Barack Obama is close to brokering an Israeli-Palestinian deal that will allow him to announce a resumption of the long-stalled Middle East peace talks before the end of next month, according to US, Israeli, Palestinian and European officials, reports the Guardian.
Key to bringing Israel on board is a promise by the US to adopt a much tougher line with Iran over its alleged nuclear weapons programme. The US, along with Britain and France, is planning to push the United Nations security council to expand sanctions to include Iran’s oil and gas industry, a move that could cripple its economy.
In return, the Israeli government will be expected to agree to a partial freeze on the construction of settlements in the Middle East. In the words of one official close to the negotiations: “The message is: Iran is an existential threat to Israel; settlements are not.”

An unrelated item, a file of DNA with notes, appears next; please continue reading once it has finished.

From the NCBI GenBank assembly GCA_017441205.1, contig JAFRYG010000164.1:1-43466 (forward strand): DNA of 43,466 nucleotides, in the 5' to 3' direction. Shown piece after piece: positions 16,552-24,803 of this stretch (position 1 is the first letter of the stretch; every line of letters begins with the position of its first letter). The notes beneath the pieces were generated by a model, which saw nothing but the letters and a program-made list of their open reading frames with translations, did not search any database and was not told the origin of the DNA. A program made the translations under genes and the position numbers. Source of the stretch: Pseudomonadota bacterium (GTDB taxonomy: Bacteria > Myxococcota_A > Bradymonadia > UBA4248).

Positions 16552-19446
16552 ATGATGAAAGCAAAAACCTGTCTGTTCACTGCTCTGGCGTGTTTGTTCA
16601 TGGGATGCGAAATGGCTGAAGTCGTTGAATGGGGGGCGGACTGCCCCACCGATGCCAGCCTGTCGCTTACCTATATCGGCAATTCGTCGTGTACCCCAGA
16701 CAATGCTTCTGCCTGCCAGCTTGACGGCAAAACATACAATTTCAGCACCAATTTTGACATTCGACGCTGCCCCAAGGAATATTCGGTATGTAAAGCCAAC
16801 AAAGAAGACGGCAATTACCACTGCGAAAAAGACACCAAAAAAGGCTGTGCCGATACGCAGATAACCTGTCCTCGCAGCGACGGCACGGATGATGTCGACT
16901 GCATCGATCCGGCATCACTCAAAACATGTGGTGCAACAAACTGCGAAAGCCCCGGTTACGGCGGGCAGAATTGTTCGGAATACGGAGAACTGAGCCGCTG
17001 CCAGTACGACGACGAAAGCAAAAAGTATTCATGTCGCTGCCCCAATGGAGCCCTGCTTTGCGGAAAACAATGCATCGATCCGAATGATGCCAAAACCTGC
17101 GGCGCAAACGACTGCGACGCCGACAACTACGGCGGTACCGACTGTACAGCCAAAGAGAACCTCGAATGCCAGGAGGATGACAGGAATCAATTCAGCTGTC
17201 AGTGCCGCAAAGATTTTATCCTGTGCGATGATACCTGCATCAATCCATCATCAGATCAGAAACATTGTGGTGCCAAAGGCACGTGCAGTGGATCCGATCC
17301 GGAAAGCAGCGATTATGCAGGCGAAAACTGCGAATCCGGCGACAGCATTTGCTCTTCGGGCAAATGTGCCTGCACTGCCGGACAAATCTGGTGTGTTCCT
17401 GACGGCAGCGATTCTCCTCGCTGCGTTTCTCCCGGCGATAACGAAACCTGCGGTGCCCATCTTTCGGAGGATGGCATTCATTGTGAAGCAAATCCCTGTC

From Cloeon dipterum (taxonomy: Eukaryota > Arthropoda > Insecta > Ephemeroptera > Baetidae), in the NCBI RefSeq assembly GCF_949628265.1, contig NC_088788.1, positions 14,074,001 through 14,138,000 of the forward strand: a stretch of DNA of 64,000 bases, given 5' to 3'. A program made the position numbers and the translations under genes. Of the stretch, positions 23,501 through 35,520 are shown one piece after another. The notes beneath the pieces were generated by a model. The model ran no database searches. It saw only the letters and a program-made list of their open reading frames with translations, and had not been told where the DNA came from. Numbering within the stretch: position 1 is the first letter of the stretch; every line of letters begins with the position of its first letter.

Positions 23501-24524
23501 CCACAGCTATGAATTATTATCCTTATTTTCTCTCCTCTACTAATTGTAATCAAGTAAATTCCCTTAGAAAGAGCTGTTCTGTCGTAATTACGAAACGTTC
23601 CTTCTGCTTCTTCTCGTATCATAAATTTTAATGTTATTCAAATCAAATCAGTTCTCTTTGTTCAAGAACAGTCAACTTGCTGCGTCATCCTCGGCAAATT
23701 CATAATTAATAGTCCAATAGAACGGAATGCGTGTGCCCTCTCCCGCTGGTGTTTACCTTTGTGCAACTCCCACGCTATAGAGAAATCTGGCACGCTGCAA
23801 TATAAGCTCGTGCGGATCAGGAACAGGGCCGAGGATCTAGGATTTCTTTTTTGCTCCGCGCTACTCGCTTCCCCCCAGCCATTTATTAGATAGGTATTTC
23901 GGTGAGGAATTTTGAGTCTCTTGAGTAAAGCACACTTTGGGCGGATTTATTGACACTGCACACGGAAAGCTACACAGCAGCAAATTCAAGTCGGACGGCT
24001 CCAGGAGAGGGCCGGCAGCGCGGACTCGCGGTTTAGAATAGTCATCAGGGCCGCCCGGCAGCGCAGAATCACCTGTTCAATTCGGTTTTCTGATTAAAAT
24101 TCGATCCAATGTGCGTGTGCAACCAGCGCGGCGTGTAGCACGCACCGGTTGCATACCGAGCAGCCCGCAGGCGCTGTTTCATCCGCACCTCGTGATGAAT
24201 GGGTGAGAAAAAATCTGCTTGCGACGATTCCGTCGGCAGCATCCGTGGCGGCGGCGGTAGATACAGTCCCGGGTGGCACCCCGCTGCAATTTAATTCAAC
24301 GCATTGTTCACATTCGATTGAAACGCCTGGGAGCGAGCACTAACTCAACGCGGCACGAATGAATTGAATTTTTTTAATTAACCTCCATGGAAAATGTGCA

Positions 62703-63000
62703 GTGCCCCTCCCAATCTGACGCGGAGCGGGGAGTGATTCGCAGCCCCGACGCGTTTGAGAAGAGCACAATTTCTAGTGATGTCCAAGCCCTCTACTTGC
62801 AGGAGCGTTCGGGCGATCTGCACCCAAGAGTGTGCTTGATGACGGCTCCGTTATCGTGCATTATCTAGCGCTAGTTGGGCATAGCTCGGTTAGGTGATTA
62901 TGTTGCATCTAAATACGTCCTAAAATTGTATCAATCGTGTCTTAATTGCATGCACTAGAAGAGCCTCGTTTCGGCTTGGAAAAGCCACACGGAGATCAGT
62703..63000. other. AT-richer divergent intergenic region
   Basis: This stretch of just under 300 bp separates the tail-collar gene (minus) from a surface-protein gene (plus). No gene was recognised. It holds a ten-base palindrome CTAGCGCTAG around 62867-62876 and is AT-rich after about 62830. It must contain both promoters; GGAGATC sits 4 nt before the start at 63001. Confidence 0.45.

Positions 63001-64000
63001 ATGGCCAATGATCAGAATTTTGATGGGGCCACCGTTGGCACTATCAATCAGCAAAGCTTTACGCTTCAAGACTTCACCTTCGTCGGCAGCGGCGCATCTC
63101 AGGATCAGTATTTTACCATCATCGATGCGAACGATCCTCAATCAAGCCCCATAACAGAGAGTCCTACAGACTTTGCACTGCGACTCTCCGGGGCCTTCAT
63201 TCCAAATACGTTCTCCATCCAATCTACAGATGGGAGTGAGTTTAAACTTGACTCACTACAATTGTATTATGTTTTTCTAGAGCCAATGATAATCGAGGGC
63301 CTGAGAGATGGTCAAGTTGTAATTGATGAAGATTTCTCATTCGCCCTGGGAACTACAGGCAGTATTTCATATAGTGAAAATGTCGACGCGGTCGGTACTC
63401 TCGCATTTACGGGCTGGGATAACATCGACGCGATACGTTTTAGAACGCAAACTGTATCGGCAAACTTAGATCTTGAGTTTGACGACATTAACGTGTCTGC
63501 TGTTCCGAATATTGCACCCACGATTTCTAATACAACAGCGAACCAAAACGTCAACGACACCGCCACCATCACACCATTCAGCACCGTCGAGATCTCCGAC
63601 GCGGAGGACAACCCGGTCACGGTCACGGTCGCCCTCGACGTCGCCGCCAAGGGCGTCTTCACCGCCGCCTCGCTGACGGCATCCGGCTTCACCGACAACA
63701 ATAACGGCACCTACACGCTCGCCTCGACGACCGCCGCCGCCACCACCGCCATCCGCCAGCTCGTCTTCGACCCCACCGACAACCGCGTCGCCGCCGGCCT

Details of the breakthrough deal will be hammered out tomorrow in London, where the Israeli prime minister, Binyamin Netanyahu, is due to hold talks with the US special envoy, George Mitchell.
Obama has plans to announce his breakthrough with a meeting of world leaders either in New York or Pittsburgh in early fall.
He plans to make his announcement flanked by Netanyahu and the Palestinian leader, Mahmoud Abbas – plus the leaders of as many Arab states as he can muster.
Obama hopes that a final peace agreement can be negotiated within two years, a timetable viewed as unrealistic by Middle East analysts.